The hospital of the future may not require many doctors, but the numbers employed are unlikely to change at first.

Doctors in the near future are going to need many different skills than the doctors of today. An understanding of technology will be imperative. They will need to learn programming and computer skills well before the start of medical school. Programming will become the fourth literacy along with reading, writing (which may vanish) and arithmetic.

But who will people sue if something goes wrong? This is, sadly, one of the first questions many people ask.

Robots will be performing tasks and many of the diagnoses will be made by a machine, but at least in the near future there will be a human involved in the decision-making process.

Insurance costs and litigation will hopefully reduce as machines perform procedures more precisely and with fewer complications. But who do you sue if your medical treatment goes tragically wrong and no human has touched you? That’s a question that still needs to be answered.

So too is the question of whether people will really trust a machine to make a diagnosis, give out tablets or do an operation?

Perhaps we have to accept that humans are far from perfect and mistakes are inevitable in health care, just as they are when we put humans behind the wheel of a car. So if driverless cars are going to reduce traffic accidents and congestion then maybe doctorless hospitals will one day save more lives and reduce the cost of health care?

The Conversation

Anjali Jaiprakash, Post-Doctoral Research Fellow, Medical Robotics, Queensland University of Technology; Jonathan Roberts, Professor in Robotics, Queensland University of Technology, and Ross Crawford, Professor of Orthopaedic Research, Queensland University of Technology

This article was originally published on The Conversation. Read the original article.

Nine business bets for our emerging digital economy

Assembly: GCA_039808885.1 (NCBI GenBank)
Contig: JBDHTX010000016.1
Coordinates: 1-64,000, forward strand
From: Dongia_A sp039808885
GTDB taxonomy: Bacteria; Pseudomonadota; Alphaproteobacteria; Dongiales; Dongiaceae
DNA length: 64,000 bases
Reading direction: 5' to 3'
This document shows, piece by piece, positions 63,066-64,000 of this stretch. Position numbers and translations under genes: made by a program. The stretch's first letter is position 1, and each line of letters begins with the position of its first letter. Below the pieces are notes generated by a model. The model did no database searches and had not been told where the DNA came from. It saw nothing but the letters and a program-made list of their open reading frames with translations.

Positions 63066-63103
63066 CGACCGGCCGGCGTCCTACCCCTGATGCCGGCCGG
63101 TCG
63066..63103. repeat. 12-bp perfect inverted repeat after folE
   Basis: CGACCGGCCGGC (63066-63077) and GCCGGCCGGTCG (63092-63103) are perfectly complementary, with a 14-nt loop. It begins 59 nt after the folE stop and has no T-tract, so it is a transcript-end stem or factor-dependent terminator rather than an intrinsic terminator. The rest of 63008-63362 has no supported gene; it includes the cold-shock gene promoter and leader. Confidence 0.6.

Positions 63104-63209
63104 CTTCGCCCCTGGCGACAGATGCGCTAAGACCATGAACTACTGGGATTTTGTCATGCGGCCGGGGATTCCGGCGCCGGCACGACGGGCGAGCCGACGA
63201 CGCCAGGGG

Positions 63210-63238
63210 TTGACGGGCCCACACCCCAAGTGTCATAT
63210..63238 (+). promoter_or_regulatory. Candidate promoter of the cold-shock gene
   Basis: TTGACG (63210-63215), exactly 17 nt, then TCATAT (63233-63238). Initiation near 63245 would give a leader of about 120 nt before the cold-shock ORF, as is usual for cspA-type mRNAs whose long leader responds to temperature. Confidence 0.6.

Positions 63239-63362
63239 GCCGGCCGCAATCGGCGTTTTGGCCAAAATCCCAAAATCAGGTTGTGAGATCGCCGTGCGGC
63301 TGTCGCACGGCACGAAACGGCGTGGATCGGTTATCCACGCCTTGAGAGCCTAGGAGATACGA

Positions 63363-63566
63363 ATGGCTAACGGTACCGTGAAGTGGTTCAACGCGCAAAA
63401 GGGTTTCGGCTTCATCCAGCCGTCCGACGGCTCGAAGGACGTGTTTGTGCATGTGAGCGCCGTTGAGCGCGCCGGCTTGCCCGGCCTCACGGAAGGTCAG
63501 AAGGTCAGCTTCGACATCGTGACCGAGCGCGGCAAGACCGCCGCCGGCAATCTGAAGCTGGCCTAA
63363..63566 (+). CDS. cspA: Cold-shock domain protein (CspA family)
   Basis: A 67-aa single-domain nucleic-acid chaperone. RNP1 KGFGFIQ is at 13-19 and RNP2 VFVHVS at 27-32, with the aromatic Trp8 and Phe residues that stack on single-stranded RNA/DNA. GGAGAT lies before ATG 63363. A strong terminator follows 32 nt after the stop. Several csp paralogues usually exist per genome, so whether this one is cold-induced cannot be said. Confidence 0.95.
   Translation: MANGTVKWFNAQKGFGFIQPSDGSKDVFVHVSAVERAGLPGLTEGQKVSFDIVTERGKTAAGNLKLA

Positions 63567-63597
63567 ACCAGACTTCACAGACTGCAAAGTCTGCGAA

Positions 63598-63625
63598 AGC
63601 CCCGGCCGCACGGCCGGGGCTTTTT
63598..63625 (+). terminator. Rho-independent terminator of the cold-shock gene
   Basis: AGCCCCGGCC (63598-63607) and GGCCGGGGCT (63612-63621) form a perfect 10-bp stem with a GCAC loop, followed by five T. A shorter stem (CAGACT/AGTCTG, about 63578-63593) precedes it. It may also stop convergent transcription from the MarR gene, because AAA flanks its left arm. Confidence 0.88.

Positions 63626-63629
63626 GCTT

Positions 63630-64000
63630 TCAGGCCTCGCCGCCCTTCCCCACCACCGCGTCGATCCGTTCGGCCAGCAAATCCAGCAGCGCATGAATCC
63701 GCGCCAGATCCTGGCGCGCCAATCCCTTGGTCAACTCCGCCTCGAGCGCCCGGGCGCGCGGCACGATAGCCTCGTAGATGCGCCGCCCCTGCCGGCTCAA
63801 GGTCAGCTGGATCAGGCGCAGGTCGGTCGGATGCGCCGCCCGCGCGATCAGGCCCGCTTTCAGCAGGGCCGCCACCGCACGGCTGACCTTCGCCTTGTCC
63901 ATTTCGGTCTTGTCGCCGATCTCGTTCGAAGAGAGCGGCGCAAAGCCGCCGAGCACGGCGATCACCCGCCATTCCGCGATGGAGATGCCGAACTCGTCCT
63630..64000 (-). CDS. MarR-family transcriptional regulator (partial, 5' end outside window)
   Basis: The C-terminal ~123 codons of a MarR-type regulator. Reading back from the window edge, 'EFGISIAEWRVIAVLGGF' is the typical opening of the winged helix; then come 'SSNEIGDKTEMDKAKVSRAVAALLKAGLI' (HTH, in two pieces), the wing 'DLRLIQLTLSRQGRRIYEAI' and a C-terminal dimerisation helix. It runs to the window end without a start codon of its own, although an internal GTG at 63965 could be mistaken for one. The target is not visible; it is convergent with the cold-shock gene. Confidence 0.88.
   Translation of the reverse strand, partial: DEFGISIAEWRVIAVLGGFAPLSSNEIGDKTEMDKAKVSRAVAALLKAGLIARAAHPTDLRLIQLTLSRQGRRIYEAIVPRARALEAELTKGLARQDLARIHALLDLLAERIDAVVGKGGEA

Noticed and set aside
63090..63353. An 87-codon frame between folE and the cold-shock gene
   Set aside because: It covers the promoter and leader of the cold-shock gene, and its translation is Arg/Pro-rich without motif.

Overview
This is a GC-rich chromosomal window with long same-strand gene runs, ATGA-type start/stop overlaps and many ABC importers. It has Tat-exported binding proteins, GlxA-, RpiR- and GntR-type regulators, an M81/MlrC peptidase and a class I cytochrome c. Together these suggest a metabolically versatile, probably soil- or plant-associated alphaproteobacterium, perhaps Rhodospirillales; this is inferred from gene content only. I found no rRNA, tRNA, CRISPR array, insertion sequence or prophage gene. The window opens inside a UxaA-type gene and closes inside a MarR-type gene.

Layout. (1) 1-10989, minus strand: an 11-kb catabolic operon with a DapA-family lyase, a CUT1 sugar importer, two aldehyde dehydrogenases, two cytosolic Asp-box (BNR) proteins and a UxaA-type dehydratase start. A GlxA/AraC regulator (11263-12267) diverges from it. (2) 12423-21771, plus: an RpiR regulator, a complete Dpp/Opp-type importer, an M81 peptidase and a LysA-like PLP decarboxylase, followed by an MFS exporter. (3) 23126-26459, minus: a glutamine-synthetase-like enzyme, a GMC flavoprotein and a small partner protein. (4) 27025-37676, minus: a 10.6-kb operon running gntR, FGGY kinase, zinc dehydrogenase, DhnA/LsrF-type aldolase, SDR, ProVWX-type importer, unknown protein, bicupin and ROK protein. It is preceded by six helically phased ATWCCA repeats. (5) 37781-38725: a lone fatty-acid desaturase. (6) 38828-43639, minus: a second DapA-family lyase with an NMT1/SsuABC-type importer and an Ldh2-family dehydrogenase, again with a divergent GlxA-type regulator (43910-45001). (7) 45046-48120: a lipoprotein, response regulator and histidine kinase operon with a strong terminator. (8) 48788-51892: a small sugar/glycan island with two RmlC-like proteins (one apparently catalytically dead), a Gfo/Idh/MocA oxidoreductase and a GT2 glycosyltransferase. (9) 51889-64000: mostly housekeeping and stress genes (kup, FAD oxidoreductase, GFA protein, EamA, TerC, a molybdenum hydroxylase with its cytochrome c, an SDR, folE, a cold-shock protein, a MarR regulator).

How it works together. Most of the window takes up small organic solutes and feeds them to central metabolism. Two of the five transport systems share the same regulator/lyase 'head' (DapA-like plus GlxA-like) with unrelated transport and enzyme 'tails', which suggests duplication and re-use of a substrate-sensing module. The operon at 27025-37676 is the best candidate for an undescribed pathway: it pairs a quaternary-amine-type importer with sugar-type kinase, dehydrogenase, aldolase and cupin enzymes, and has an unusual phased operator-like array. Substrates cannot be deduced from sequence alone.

Faster. Image sourced from Shutterstock.com

Marek Kowalkiewicz, Queensland University of Technology

Every year seems like an accelerated version of the previous one. Every year we think we have reached the peak and then following year comes, paling everything before it.

Will 2016 be the same? Every available sign suggests so. We might be worried about a potential new bubble burst or slowdown on stock markets, but this will not stop new ideas, business models, or new opportunities from emerging.

Here are my nine bets – what will change in 2016 in business, technology and social.

Doing the same thing over and over again will never take you to new places

In 2016, we will see more and more organisations focus on revenue resilience and look for new markets and opportunities. This will require oppositional thinking – looking for radically different ways of running business, for instance: paying your customers rather than charging them. Environmental sensing teams will be formed at many organisations with a goal of becoming aware and understanding the potential impact of new trends on their organisations.

Resolution for 2016: set up a team to do “environmental sensing”.

The gig economy train is not slowing down

Newly emerging business models will only get stronger in 2016. The gig economy will continue and will go well beyond house rentals and transportation. We will see at least one new global player following the Peers Inc. model – providing means for individuals to offer their products and services in an easier way. And the next dominant player will likely come from Asia, a market that has remained largely untapped.

Resolution for 2016: consider becoming a platform for the gig economy.

Delight your customers by predicting and meeting their needs ahead of time

We will see a rise in proactive organisations, that is, organisations that are able to offer products and services the moment the need for them arises often even before the customer realises there is a need.